Is Low Memory Slowing Down Your Computer?

Category: Memory

Yesterday I forgot where I left my keys. Perhaps if my brain had more free memory available, I would have remembered that I set them down on the tool bench in the basement. Like your brain, a computer works better when there's plenty of memory available to execute tasks and process information. So let’s see how we can address a low-memory situation before it becomes a real problem...

Where Has All My Memory Gone?

Let's try another analogy. Running low on RAM memory in your computer feels a lot like running low on gas in your car. The machine slows down dramatically; moves in starts and stops, jerkily; and eventually just stalls. Just as it’s best to heed the early warning signs of low gas, it’s easier to recover from the early stages of “low RAM” than from a complete lock-up of your computer. Here's a tool that will shed some light on how your computer is using the RAM memory available.

Windows has a built-in Resource Monitor app that can track RAM use, quantify the effect that low RAM is having on your system, and help you determine what is chewing up that valuable resource. To start the app, type “resmon” in the Start menu search box and double-click on the app in search results. Click on the “Memory” tab to display a busy screenful of information. (See image below)

In the right-hand sidebar are three real-time graphs of memory parameters. “Physical memory” refers to Random Access Memory (RAM), the solid-state memory on those little black chips you can replace to expand your system’s total RAM.

Windows RAM memory monitor

“Commit charge” is a cryptic term whose origin is lost in the misty dawn of the Windows era. Just think of it as the percentage of pagefile.sys that is being used at a given moment. (Pagefile.sys is a system file that reserves hard drive space to which data is temporarily moved from RAM to make room in RAM for other data that is needed immediately).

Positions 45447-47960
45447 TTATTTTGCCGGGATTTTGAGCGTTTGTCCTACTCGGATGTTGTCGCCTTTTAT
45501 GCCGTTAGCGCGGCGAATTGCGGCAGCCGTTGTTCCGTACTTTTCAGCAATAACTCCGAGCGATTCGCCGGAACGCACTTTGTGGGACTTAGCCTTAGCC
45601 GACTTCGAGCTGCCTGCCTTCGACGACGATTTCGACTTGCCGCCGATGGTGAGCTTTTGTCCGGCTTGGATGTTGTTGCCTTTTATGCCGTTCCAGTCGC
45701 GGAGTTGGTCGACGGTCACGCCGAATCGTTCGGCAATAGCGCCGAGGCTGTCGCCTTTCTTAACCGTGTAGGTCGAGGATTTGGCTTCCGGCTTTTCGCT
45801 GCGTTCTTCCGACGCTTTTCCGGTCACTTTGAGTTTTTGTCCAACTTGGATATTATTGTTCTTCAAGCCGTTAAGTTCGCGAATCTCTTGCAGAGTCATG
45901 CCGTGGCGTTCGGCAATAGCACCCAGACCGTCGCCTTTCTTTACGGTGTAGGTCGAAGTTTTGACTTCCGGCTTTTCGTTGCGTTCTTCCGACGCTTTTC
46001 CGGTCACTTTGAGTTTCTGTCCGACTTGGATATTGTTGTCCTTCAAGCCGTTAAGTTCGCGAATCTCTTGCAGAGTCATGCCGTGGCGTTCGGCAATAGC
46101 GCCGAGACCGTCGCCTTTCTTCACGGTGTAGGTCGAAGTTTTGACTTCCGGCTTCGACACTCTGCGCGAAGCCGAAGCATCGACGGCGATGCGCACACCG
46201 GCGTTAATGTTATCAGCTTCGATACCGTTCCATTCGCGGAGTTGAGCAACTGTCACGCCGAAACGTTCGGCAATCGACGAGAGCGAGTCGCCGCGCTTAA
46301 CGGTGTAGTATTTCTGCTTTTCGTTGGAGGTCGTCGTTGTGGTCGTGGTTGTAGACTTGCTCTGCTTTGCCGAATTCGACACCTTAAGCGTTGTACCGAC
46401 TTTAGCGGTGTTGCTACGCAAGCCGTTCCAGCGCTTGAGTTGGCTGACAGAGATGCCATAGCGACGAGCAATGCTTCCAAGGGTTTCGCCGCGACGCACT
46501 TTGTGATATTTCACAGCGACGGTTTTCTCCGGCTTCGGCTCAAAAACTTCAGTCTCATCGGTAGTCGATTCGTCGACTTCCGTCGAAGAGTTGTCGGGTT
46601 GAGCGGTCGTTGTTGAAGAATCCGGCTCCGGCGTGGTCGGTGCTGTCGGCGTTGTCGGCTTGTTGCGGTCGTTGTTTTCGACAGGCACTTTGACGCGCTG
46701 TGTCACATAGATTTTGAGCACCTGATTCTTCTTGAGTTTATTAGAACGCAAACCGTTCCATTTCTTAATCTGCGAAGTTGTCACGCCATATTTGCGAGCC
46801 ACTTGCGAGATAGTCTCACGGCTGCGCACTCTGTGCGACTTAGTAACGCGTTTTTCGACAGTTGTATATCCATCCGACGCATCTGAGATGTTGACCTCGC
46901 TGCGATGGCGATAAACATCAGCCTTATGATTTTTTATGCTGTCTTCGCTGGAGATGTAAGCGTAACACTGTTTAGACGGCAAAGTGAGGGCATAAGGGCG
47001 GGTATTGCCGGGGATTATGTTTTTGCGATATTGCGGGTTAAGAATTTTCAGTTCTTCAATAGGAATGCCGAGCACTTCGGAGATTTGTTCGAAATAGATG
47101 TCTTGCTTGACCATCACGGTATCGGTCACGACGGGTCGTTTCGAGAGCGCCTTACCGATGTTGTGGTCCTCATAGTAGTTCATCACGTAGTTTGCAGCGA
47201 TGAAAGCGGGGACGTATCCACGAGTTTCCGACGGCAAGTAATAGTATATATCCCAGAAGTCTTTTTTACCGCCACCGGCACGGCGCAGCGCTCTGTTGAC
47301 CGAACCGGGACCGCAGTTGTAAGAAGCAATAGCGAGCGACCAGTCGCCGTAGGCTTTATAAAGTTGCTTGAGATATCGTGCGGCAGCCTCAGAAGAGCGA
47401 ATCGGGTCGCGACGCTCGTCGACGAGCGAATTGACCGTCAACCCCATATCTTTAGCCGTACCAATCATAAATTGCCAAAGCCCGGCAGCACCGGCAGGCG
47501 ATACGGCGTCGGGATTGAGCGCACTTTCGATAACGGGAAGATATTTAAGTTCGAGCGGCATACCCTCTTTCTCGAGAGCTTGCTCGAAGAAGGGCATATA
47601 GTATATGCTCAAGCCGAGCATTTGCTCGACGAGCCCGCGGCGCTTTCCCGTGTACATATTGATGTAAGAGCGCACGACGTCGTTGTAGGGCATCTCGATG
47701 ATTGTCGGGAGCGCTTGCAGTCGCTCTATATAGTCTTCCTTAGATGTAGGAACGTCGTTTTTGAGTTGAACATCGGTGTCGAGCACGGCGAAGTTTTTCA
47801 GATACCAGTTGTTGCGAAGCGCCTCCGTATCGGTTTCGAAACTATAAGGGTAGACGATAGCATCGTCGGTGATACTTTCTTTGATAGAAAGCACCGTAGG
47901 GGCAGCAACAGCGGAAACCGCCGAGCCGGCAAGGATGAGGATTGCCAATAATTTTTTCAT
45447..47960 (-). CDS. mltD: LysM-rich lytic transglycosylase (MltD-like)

“Hard faults per second” is not as bad as it sounds, necessarily. It means the number of times per second that data is read from or written to the hard drive from RAM. A rate of 100 hard faults/second is no cause for alarm; a rate of 400 or more will probably be noticeable as a slowing of the system and the grinding sound of an overactive hard drive. Excessive hard faults per second lead to early drive failure at least; at worst, the system may lock up with its hard drive activity light on steadily.

In the grey "Physical Memory" bar in the middle of ResMon’s main window you can see how much RAM is in use and how much remains free. Above that bar is a table showing the many running processes that are using RAM. Here is where you can find out what, exactly, is chewing up a lot of RAM.

Resmon.exe - Windows Resource Monitor

Click on the label “Working Set” to sort the running processes by the amount of RAM that each uses. Click on the “Image” label to sort on the process names.

If you use the Chrome browser, it’s almost certain that it will be your biggest memory-hog, with multiple instances of chrome.exe running. Closing tabs and windows will reduce Chrome’s total RAM consumption. Also, in Chrome’s Settings, you might disable “Continue running background apps when Google Chrome is closed”. Just be aware that offline apps for Google Docs, Sheets, etc., may crash when you exit Chrome if “background apps” are disabled.

In many cases, adding additional RAM memory is one of the most cost-effective upgrades for a performance boost. See my article Will More Memory Speed Up Your Computer? to find out if adding RAM is a good idea for your computing needs.

Chrome has its own Task Manager, which gives a lot more detail on each of the Chrome tasks. Press Shift-Esc from the Chrome window, and the Task Manager will show you the name of each website, app, or extension that's active.

You could go down the list of processes in descending order of their RAM use, determining what each one does and whether it is safe to shut it down. (You can right-click an item, then select "End Process" to kill a running task.)

But few people have that much time, technical knowledge, or patience. Windows has a pretty good memory management system built right into it, so it’s unlikely that you are going to recover much more RAM by manual efforts. Just leave things be, except for the Chrome tweaks described above.

Oh, and for the sake of fairness, I used Internet Explorer to replicate what I was doing this morning in the Chrome browser. After opening the same 9 tabs spread across two windows, I noted that the amount of RAM memory in use with Internet Explorer and Google Chrome was almost the same. So the bottom line might be that ALL browsers are memory hogs.

Well-written software frees the RAM that was reserved for it and its data when it shuts down. Sketchy freeware may not be so well behaved. Look especially hard at such software to see if the amount of physical memory available after it shuts down is about the same as it was just before the software started. If a program is “leaking” RAM, replace it with better-behaved software.